Yet anouther BIPOD plan w/ Questions
OK guys -
I have seen some of the formulas some members are using....scary math.
I intend to build the below - I will make it out of 1.5"x1.5"x30" sections of mahogany. To connect the sections I will be using 1.5"x1.5"x12" sections of aluminum square tubing. 6 inches of each section will be in the Tubing- Iwill mill the Mahogany to fit snug in the tubes.
This will give me two 7' 6" legs - when I tie them together with a 6 inch welded "A" section (see picture) - Once put together I should have an equilateral Triangle that will stand 6' 6" tall - When I lean it to 75 deg (top away from hammock) the top will be at 6' 3" off the ground. ( did all using equilateral triangle math).
So according to the Hang calculator - I should be able to put 16 ft between hang points....(because my ridge line is 96 inches and I weigh 260 and like 18 inches under my but...
So 3 questions:
1. Is my math close
2. Do you think the system will work with proper anchoring.
3. Tough to find tubing here - I have found the above with 1/8" walls - Do you think it will be strong enough?
I just received a quote to build a similar project out of carbon fiber poles of 517 USD.
It would only weigh 3 lbs.......but this was for one side only....so an independent set up with no trees would weigh 6 pounds and cost over a grand....nice folks great customer service but to rich for my blood....if you interested pm me and I'll send details :-)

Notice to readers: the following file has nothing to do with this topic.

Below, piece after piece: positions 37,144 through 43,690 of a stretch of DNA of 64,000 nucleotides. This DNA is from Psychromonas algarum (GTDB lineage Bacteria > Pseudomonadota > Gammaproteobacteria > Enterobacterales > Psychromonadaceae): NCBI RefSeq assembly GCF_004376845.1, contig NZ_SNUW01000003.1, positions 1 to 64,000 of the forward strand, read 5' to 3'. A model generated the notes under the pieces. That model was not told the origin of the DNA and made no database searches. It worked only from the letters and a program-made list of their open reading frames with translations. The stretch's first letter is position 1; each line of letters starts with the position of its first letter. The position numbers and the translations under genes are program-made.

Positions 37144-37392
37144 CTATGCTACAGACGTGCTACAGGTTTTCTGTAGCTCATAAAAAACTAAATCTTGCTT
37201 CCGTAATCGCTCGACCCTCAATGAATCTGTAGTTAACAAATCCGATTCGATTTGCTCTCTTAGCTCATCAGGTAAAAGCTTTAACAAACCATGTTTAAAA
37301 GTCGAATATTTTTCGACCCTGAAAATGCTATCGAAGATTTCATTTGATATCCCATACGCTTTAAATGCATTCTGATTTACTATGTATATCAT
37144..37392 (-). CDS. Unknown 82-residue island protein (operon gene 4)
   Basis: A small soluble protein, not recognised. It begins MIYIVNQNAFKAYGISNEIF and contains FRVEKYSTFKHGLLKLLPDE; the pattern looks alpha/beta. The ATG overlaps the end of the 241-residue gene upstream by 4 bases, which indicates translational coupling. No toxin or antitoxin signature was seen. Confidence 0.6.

Based on your described layout, and assuming an anchor line at 60 degrees from horizontal, I did some back-of-the envelope math. My calculations put the axial load in a pole at ~170 for a static 200 lbs in the hammock. You will want to allow for some dynamic forces (sitting, rocking, etc), so maybe 250lbs or so. Before fabricating everything, make sure your poles can withstand that force. Ensuring your anchor line is perpendicular to the poles cuts that force by more than 40%.
Construction codes suggest your pole length to thickness ratio is too high. Expect deflections and load amplification effects. If one of the poles fails I imagine it will be quick and dramatic.
I've seen setups that defy the construction width guidelines and still work, but they do tend to deflect a bit.
Good luck. The engineer in me always keeps me from doing anything interesting. The handyhammock folks have done their engineering work and found a good monopole solution, although it might not be as high as you were hoping for.
Thanks One eye,
I appreciate your engineering opinion. I just borrowed my friends table saw and will have the wood tomorrow....so I think I will give it a shot...but based on your view I will test it with a mattress under my butt....or better yet...I will convince my Boy Scout that it is a good deed to test this out for dad....
Thanks again- I will take picks and post when I am done...
My planned project is on hold...I needed to be able to hang my sone as well...so I built a 3-person hammock stand described elsewhere on this site....great stuff work for my 255 lbs....